So how do you disassociate so that you’re not an overbearing parent? You choose not to be. Life is all about choice and there is great freedom when you understand that you have a choice either to get deeply involved or dissociate emotionally.
Whether you are moving on or being moved by your employer, focus on the process itself, what needs to happen and how to achieve it. You need to let go of how you feel and concentrate on the handover process.
Week-long induction plan
I once had the ‘luxury’ of three months with someone before takeover. That’s way too long for an incoming person because they want to get on with the job but you’re still hanging around. The organisation may be risk-averse and want the comfort factor, but try to avoid being around for that long. I started working from home more often. There’s nothing worse than someone watching over your shoulder when you are starting a new job.
Three weeks is ideal: one for induction, one for questions, and one for partying. You’ve got to have your parties and say goodbye to everyone, after all! That means the new person is left to run everything for a week and still has you near to answer questions.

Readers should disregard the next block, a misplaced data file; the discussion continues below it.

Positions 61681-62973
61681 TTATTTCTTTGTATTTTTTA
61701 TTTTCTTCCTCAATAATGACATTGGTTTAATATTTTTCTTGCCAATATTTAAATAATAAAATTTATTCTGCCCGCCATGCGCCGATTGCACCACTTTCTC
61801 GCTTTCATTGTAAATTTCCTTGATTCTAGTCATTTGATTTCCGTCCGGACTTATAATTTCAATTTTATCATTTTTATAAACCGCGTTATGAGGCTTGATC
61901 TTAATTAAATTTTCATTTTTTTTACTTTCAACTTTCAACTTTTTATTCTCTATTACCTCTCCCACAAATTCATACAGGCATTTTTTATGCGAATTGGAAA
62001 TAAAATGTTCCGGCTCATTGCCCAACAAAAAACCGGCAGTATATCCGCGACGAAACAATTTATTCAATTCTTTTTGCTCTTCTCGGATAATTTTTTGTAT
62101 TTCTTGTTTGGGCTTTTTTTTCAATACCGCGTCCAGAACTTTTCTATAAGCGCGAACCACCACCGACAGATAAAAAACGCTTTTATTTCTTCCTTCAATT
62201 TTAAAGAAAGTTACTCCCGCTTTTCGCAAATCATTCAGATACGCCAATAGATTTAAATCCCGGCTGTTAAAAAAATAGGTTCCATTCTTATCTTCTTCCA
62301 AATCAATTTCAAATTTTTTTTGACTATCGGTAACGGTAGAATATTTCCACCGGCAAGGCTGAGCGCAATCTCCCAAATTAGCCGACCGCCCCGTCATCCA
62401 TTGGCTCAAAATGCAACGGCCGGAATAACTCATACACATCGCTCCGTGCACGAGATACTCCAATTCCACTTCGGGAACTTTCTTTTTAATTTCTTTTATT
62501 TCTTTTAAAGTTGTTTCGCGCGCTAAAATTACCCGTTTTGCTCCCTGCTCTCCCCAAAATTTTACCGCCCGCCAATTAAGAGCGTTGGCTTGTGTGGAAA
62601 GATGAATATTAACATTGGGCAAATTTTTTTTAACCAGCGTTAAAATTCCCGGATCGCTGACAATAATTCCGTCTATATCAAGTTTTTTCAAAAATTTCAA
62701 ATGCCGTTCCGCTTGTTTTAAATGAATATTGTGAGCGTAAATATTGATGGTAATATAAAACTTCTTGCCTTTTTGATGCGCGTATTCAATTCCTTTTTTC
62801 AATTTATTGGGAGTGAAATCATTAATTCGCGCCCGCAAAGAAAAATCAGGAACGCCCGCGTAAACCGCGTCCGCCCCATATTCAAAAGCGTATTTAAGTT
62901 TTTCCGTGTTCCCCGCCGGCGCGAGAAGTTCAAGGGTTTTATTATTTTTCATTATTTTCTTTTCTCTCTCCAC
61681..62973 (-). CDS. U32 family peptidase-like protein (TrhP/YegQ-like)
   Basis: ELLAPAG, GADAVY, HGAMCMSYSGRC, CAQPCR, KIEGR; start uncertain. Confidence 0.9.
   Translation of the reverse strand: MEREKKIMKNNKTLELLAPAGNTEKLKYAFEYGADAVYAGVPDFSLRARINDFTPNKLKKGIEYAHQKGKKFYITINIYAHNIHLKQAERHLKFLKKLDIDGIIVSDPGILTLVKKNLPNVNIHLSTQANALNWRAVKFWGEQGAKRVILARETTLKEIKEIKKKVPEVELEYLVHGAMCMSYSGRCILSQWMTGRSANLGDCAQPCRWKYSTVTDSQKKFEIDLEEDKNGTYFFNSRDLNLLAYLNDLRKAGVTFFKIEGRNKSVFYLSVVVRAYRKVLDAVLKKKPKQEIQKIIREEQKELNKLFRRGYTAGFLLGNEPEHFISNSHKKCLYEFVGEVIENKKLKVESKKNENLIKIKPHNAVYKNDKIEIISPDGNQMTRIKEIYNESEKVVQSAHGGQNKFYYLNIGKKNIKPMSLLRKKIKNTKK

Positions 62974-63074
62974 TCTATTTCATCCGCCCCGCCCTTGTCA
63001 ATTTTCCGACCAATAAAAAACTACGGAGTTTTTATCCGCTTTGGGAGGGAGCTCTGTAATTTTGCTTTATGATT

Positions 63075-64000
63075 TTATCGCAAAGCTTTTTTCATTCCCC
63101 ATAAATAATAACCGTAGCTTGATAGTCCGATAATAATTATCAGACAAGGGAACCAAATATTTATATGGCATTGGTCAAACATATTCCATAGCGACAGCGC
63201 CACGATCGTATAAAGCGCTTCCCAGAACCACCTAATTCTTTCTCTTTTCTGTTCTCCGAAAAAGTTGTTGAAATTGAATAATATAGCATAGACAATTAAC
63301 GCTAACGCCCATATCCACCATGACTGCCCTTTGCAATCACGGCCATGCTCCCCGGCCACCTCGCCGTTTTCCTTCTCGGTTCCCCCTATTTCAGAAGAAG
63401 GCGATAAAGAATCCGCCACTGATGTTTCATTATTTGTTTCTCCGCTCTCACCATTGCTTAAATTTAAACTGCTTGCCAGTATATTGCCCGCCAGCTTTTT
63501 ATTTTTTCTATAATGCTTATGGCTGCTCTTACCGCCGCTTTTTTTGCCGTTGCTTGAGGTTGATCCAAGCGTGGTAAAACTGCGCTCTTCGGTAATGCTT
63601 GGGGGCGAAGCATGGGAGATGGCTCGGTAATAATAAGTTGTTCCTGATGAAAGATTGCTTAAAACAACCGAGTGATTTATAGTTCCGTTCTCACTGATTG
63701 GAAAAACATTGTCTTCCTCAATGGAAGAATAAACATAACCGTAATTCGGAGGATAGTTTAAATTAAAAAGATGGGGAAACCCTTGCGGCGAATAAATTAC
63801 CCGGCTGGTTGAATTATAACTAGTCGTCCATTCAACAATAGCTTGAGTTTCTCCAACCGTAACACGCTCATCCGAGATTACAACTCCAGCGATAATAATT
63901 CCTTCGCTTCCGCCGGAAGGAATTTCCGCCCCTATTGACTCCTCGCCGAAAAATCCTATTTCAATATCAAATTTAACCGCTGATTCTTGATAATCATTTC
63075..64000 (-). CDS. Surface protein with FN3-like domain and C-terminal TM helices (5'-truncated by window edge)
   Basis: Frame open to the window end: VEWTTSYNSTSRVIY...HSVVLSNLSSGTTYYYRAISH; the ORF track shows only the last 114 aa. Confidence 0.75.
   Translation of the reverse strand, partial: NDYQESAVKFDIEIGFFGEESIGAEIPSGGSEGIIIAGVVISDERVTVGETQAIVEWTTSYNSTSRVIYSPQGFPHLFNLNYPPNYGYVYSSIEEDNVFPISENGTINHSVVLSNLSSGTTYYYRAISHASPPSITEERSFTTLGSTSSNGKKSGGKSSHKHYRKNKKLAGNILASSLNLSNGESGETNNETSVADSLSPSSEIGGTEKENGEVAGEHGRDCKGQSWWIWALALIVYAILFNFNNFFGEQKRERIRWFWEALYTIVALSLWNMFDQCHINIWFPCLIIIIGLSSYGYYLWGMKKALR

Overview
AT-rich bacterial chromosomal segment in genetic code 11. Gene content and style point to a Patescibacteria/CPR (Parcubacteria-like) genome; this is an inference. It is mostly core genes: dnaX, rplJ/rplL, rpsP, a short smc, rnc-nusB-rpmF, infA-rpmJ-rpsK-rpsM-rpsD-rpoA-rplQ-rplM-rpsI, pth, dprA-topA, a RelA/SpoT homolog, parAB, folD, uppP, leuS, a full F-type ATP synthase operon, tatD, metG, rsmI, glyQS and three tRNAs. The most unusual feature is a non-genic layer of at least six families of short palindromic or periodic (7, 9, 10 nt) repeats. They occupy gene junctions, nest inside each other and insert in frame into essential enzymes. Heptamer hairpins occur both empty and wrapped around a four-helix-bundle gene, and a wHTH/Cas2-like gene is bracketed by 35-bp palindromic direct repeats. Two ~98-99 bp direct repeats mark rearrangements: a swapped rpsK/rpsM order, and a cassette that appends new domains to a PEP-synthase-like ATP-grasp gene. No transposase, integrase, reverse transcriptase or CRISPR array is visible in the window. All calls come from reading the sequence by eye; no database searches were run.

I have always worked on a week’s induction plan, regardless of whether or not someone is in post. It’s up to the successor to use the plan, but you know you’ve safeguarded the integrity of your senior position by doing so.
Towards the end of the induction week, I suggest interviews with the direct reports and, if you’re not going to be around, nominate one of the team to lead the induction, and phone them to offer suggestions but appreciate they may not want any.
A confidential exchange
Exchange a confidential list. Ideally, do this verbally in person, but a private email to a private address may suffice. Provide comments on strengths and weaknesses of the staff under the new leader. Add the proviso that this is a personal opinion and we all have chemistry with particular team members.